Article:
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Two-Factor with a Wave - Using Clef

With two-factor authentication gathering more and more steam across the web, it's no wonder more services around it are popping up. I've already discussed some of the other options out there including Yubikey, Google Authenticator, Duo Security and Authy. I'm going to add to this list with a relative newcomer to the scene - Clef.

Clef bills itself as:

A mobile application that replaces usernames and passwords with your smartphone. When you use Clef, you create a profile that never leaves your phone. Clef uses that profile to generate a new digital signature every time you log in. Sync with Clef Wave to send your signature and identify yourself.

It makes sense to have a custom smartphone application be the gatekeeper for the authentication, but how is it different that some of the other solutions? Well, Clef handles things a bit differently. It starts with their "wave" - here's a screenshot showing it in action:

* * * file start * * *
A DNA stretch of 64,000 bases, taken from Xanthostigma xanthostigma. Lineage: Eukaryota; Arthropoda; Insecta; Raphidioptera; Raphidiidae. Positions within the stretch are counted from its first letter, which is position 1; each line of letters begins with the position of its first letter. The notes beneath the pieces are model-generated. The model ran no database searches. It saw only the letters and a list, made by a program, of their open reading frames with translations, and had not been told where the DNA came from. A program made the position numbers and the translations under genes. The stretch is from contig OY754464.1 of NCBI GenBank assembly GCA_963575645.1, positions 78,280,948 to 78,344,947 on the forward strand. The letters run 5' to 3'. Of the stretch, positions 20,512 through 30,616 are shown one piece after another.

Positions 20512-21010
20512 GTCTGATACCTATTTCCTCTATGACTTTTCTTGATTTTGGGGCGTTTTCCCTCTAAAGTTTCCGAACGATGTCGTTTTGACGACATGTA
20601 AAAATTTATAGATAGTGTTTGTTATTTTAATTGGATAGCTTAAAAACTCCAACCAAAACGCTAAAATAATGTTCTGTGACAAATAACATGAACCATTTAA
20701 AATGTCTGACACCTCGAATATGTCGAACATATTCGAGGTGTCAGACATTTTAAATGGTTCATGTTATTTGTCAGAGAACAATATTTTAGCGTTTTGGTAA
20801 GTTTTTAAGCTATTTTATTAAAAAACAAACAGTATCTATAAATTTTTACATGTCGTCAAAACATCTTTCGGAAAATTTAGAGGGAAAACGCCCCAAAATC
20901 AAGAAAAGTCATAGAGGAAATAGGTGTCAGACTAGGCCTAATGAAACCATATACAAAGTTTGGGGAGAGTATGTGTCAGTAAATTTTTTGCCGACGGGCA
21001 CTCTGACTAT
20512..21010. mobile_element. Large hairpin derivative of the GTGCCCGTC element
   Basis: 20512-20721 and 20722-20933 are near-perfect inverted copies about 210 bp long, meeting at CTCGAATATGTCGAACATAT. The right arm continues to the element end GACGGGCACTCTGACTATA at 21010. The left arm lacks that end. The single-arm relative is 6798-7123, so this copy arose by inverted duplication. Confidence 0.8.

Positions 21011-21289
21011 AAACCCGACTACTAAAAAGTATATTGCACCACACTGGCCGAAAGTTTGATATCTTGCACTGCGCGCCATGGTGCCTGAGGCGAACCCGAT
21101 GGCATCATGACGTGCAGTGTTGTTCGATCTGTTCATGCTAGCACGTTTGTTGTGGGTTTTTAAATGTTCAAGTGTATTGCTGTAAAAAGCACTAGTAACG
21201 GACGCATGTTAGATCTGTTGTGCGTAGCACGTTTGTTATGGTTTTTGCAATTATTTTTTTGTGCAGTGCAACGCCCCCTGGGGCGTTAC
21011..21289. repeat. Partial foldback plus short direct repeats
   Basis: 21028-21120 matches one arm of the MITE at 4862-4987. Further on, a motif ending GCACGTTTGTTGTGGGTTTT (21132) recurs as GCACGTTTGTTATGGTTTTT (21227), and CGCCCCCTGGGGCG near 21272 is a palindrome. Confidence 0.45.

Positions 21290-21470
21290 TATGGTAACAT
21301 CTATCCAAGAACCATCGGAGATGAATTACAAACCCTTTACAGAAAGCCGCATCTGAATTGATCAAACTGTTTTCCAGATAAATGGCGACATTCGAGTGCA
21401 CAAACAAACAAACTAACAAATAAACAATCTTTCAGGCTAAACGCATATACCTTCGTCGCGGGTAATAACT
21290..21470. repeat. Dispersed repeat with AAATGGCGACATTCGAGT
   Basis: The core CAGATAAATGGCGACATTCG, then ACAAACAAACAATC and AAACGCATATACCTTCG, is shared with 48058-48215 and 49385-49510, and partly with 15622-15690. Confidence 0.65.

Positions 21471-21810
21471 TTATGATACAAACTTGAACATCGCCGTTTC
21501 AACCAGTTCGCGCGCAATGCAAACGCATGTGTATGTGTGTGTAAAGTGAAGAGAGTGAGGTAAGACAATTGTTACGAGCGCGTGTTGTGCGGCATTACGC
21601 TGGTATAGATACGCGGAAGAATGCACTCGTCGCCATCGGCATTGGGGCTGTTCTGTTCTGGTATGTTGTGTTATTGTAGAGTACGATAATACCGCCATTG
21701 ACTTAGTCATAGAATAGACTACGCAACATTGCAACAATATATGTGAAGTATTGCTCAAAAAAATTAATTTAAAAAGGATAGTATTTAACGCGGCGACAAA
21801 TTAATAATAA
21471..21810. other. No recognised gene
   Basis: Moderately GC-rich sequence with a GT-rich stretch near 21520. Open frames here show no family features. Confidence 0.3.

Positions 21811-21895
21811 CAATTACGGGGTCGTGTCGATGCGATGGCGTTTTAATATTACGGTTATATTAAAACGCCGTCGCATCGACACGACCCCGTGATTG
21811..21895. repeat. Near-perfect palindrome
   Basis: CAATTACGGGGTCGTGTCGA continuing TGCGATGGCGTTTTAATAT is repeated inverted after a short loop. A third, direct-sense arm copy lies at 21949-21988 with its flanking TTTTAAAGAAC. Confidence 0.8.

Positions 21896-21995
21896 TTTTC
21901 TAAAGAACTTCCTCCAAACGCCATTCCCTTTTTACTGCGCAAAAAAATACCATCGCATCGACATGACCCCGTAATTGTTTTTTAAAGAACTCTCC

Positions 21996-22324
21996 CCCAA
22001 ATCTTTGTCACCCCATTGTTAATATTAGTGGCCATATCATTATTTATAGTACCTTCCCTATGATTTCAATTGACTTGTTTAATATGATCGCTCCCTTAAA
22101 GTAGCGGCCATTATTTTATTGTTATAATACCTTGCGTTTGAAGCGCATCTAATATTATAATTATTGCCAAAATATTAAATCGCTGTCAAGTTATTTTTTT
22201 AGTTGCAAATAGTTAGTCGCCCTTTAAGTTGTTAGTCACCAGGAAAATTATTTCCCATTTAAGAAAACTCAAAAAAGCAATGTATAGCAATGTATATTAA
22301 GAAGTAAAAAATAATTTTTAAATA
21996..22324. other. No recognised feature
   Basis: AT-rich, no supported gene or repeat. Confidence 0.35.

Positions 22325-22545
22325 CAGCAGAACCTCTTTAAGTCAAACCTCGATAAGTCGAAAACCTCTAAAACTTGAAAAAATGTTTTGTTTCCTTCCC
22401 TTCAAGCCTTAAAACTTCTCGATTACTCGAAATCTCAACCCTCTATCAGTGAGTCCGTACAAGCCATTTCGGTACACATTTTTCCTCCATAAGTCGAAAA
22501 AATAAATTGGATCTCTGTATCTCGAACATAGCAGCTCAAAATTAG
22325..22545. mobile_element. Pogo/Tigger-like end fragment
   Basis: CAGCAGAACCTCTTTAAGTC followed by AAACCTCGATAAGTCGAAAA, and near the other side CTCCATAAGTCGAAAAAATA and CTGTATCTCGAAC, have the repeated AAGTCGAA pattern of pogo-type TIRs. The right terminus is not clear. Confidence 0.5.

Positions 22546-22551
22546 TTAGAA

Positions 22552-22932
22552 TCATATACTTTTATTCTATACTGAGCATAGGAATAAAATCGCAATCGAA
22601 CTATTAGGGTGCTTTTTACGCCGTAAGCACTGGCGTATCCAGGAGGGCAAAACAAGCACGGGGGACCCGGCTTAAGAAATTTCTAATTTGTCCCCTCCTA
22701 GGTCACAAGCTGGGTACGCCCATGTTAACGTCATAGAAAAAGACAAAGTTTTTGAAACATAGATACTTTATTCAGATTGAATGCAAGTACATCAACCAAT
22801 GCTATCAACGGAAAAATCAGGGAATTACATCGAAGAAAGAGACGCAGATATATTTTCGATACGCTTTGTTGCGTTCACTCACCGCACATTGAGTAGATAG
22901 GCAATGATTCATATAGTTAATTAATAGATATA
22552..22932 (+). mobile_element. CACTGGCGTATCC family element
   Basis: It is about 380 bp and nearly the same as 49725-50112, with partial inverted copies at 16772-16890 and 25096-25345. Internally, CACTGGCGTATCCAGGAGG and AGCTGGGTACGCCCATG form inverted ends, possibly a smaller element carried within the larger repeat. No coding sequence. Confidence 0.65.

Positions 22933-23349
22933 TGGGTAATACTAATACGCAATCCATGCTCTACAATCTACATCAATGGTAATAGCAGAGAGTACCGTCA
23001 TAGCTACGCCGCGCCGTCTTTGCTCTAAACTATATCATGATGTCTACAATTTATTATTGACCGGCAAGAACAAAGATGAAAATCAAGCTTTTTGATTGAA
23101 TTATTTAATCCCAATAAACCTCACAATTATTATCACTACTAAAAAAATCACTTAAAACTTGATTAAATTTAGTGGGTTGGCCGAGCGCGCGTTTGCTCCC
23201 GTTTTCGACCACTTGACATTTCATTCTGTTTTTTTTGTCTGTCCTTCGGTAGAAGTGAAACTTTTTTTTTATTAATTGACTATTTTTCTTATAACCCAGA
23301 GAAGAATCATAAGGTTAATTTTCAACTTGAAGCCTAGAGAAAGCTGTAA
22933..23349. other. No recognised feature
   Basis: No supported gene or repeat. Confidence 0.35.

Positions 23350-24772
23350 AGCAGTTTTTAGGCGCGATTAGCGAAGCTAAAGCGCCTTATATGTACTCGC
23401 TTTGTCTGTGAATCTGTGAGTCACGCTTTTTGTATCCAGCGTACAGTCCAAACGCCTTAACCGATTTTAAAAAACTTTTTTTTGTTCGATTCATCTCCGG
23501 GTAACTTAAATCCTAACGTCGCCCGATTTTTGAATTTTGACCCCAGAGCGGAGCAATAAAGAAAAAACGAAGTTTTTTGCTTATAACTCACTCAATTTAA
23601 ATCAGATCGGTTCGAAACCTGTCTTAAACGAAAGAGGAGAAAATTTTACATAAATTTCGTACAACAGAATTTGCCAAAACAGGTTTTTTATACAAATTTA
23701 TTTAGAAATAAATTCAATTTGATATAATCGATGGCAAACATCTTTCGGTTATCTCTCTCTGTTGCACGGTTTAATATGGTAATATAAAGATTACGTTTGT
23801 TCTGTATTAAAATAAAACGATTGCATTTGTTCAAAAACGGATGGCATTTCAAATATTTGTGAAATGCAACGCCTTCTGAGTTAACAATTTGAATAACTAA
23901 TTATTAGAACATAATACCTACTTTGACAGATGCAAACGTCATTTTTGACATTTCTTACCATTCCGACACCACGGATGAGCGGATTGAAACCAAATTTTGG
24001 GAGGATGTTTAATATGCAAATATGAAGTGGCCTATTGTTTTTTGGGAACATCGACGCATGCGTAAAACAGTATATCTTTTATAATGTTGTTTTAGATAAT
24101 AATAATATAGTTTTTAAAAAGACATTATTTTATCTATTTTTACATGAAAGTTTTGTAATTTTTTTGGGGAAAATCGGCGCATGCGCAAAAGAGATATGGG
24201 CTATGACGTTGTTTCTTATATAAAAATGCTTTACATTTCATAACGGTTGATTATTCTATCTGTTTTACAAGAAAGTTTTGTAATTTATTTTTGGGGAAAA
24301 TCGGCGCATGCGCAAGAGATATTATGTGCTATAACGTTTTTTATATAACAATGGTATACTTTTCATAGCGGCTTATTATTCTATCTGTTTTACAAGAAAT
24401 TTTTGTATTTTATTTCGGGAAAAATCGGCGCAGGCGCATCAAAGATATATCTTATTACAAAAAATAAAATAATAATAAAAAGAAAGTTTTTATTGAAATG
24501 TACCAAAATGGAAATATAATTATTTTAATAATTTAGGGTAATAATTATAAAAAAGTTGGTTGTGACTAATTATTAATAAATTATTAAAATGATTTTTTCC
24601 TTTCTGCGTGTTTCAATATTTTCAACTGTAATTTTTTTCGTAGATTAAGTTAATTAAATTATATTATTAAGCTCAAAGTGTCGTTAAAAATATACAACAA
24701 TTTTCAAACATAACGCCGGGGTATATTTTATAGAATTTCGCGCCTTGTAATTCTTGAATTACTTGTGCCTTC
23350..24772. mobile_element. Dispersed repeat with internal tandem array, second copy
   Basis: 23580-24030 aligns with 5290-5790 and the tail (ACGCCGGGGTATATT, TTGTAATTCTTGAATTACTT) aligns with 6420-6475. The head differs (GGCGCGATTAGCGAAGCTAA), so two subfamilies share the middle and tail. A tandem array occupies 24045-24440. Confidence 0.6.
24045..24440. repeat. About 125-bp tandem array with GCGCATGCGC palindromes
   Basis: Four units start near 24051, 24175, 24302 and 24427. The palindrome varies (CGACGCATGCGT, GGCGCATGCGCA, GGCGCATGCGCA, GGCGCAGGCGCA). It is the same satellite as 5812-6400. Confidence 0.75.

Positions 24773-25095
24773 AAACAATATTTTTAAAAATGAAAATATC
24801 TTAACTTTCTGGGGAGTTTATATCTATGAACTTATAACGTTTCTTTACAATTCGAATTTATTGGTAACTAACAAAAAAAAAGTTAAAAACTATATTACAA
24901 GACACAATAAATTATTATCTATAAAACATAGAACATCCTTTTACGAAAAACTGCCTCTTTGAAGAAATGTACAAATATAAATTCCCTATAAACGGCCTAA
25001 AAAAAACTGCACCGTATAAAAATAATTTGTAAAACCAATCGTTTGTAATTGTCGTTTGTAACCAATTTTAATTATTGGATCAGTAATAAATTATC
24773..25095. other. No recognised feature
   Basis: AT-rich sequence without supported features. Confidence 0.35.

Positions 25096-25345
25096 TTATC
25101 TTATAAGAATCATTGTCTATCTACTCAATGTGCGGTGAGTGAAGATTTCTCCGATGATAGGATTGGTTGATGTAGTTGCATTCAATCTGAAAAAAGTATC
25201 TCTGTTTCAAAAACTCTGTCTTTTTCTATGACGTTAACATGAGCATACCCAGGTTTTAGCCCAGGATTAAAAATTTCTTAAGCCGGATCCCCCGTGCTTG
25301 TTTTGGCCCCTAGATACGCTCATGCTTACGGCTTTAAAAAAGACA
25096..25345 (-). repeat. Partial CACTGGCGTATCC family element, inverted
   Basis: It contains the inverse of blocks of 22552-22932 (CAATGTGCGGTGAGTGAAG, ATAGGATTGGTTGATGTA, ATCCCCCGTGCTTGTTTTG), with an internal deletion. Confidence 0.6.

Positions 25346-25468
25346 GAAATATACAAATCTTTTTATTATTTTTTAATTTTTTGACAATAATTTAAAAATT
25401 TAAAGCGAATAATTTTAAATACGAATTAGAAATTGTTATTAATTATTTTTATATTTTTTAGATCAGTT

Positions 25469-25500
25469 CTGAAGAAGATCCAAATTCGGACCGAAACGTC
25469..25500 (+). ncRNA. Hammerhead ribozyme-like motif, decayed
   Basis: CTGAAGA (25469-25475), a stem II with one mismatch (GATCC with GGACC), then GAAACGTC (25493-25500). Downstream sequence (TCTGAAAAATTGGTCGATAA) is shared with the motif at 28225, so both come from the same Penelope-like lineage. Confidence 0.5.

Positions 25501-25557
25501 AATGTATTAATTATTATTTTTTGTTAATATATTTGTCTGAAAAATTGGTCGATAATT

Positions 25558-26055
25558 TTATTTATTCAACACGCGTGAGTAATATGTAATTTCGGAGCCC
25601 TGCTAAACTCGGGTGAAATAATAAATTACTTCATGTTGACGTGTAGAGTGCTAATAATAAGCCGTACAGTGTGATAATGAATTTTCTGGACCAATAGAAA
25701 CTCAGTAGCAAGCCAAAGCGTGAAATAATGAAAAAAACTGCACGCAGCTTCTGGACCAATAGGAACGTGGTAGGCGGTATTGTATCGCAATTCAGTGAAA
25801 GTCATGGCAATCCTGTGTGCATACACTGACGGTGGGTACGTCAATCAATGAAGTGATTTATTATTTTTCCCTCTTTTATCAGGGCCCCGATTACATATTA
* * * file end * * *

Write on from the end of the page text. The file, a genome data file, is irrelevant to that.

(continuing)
Clef login page

This overlay is launched when the user clicked on a customized "Log in with your phone" button (you can see it dimmed in the top left). The "wave" is a series of lines moving up and down in the center panel. It's essentially a moving barcode that the application can then read.

The Flow

Here's the basic flow of the process to give you an idea of how the system works:

  1. The user downloads the Clef application for their particular device
  2. Once launched, they create an account with their related information, including things like First Name and Phone Number (most are optional)